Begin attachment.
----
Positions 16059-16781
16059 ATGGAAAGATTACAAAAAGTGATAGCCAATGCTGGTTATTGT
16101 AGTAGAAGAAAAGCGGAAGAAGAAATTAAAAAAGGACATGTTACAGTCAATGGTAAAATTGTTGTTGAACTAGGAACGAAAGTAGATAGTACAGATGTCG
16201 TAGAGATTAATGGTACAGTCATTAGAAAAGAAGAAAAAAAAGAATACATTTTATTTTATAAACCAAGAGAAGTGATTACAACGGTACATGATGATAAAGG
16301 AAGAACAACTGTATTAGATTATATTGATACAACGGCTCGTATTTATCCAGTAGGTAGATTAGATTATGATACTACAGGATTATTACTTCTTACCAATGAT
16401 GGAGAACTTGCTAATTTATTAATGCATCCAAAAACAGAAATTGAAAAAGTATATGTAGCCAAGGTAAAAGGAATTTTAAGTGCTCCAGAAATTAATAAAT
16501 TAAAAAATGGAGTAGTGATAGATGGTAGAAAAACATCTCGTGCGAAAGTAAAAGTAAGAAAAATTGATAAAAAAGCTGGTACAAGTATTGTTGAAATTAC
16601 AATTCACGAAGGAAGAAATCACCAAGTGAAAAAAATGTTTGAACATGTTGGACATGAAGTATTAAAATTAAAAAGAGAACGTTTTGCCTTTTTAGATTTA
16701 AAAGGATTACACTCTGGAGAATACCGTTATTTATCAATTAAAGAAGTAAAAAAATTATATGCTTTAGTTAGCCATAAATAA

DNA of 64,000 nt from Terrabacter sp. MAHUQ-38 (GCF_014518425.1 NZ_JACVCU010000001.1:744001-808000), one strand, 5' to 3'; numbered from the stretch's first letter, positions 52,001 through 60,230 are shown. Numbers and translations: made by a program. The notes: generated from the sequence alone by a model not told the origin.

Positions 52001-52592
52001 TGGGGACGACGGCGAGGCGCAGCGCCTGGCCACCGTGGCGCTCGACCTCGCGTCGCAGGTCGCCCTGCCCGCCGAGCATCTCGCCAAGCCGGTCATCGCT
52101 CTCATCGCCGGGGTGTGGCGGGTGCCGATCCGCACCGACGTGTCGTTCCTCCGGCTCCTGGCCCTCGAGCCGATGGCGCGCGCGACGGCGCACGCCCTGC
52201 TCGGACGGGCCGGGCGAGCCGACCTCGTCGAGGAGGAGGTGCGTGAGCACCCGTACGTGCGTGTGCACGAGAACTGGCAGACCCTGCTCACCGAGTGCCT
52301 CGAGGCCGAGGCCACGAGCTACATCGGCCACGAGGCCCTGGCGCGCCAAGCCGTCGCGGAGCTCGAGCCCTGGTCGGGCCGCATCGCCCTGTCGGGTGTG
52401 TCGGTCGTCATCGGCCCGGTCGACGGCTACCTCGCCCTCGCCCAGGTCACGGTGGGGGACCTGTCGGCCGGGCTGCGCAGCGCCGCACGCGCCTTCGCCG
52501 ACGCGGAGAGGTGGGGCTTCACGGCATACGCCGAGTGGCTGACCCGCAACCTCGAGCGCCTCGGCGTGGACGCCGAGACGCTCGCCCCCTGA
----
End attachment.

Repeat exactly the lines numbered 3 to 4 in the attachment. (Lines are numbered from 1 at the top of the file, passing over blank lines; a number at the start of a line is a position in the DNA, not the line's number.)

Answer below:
16101 AGTAGAAGAAAAGCGGAAGAAGAAATTAAAAAAGGACATGTTACAGTCAATGGTAAAATTGTTGTTGAACTAGGAACGAAAGTAGATAGTACAGATGTCG
16201 TAGAGATTAATGGTACAGTCATTAGAAAAGAAGAAAAAAAAGAATACATTTTATTTTATAAACCAAGAGAAGTGATTACAACGGTACATGATGATAAAGG